After the tour, Reynolds returned to New York and enrolled in acting classes, along with Frank Gifford, Carol Lawrence, Red Buttons and Jan Murray.
"I was a working actor for two years before I finally took my first real acting class (with Wynn Handman at the Neighborhood Playhouse)," he said.
He was nominated for the Academy Award for Best Supporting Actor for his performance in Boogie Nights (1997). was the son of Harriet Fernette "Fern" (née Miller; 1902–1992) and Burton Milo Reynolds (1906–2002).
After the play closed, the director, John Forsythe, arranged a film audition with Joshua Logan for Reynolds. Reynolds was told he could not be in the film because he looked too much like Marlon Brando.
Although Reynolds had leading roles in such films as Navajo Joe (1966), his breakthrough role was as Lewis Medlock in Deliverance (1972).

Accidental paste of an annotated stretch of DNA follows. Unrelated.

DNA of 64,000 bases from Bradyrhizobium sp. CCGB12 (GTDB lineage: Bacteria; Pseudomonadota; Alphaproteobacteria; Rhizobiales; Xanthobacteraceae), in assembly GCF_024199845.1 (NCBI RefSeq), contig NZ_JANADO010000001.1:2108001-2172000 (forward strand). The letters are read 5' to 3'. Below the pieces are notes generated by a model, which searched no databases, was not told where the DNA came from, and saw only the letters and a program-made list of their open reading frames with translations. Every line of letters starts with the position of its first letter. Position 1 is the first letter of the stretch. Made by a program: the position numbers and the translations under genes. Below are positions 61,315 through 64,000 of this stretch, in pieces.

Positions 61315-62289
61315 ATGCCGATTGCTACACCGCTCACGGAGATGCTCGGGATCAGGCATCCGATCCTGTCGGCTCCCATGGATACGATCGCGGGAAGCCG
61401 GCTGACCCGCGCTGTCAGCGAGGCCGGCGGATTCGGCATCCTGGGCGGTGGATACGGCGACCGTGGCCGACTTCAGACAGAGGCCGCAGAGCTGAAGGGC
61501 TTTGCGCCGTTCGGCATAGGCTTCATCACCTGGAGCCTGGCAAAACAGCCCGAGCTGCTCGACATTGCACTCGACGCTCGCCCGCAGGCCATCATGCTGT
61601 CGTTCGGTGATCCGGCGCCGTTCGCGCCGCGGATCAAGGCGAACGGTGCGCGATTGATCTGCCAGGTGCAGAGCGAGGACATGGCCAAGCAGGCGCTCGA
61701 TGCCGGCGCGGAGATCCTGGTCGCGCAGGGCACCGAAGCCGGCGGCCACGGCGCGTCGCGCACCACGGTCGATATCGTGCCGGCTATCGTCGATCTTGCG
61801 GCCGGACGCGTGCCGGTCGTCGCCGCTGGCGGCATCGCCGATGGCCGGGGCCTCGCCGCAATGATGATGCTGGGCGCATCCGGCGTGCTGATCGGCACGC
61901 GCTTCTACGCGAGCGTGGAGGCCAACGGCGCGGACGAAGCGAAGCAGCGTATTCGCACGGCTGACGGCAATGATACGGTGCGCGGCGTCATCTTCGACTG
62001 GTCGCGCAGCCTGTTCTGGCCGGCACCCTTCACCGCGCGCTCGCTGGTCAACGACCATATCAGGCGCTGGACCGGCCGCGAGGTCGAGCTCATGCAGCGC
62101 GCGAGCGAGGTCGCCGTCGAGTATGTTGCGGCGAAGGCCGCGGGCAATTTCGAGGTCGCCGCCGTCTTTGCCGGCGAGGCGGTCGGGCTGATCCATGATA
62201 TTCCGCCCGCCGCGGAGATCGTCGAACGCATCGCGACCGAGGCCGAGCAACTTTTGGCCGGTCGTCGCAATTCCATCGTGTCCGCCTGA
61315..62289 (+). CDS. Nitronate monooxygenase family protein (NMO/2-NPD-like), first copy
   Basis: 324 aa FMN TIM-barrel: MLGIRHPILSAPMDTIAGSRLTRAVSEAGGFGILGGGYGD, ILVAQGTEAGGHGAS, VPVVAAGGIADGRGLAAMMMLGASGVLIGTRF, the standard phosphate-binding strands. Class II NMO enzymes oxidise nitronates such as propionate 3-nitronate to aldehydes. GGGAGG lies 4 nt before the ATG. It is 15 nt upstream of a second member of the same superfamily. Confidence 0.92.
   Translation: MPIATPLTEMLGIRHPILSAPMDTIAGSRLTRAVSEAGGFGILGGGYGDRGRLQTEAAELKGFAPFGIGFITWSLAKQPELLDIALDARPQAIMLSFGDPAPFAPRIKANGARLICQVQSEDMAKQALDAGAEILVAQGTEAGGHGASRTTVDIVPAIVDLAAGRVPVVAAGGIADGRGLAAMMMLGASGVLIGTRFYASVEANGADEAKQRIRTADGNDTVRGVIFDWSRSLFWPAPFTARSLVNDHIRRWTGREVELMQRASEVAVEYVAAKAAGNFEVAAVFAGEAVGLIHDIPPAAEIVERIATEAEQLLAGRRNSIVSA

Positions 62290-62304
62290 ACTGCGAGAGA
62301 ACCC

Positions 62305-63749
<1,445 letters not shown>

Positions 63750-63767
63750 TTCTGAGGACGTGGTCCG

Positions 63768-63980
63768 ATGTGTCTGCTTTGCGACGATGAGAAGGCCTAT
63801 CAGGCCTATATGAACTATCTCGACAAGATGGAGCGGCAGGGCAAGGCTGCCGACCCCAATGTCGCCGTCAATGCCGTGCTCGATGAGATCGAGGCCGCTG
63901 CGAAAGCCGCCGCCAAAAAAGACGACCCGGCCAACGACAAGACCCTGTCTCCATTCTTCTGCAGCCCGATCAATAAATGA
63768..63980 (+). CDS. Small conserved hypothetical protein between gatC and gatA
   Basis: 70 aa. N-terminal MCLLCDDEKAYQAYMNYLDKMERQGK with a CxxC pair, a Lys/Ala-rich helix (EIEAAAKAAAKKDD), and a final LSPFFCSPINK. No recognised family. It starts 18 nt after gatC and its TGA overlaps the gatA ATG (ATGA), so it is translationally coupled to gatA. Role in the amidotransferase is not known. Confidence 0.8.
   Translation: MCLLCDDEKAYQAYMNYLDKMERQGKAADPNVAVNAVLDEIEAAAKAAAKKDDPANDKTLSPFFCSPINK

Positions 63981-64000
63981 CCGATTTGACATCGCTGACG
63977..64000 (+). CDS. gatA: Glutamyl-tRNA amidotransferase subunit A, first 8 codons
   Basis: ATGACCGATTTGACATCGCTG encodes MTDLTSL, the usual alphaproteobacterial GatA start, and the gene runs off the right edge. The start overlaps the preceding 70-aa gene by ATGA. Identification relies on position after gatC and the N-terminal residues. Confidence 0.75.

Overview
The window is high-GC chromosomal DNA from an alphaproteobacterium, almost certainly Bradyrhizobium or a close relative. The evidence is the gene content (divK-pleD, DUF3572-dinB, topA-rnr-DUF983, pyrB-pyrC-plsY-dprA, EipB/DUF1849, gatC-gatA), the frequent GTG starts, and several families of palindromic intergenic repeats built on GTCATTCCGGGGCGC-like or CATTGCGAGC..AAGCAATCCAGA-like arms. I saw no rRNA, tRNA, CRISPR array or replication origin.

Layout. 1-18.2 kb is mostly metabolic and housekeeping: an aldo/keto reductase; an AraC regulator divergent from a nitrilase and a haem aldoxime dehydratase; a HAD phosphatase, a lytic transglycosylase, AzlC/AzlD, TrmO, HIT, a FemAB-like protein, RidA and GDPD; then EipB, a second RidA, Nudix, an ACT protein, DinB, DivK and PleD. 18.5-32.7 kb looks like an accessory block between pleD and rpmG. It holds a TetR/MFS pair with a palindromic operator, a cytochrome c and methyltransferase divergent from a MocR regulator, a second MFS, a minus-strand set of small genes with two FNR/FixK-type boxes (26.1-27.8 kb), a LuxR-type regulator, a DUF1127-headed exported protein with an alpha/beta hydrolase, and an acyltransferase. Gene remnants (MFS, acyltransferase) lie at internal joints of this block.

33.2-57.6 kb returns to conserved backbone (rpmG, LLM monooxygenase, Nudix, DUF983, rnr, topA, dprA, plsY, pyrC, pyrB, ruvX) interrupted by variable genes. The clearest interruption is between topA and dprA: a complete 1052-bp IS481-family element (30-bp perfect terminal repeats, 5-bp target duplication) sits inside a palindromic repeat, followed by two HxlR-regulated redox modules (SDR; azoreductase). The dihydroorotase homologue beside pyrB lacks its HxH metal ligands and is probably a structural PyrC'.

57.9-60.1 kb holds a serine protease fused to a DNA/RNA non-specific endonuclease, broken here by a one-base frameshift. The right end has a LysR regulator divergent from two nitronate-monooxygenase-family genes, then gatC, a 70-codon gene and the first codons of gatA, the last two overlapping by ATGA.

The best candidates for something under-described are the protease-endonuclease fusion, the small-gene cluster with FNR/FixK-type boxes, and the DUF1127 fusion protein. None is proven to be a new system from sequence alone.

Reynolds played the leading role in a number of subsequent box office hits, such as The Longest Yard (1974), Smokey and the Bandit (1977), Semi-Tough (1977), The End (1978), Hooper (1978), Starting Over (1979), Smokey and the Bandit II (1980), The Cannonball Run (1981), Sharky's Machine (1981), The Best Little Whorehouse in Texas (1982), and Cannonball Run II (1984).
He also claimed Cherokee and Italian roots, both of which remain unverified.
He, his mother, and his sister joined his father at Fort Leonard Wood, Missouri, and lived there for two years.
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When his father was sent to Europe, the family moved to Lake City, Michigan, where his mother had been raised.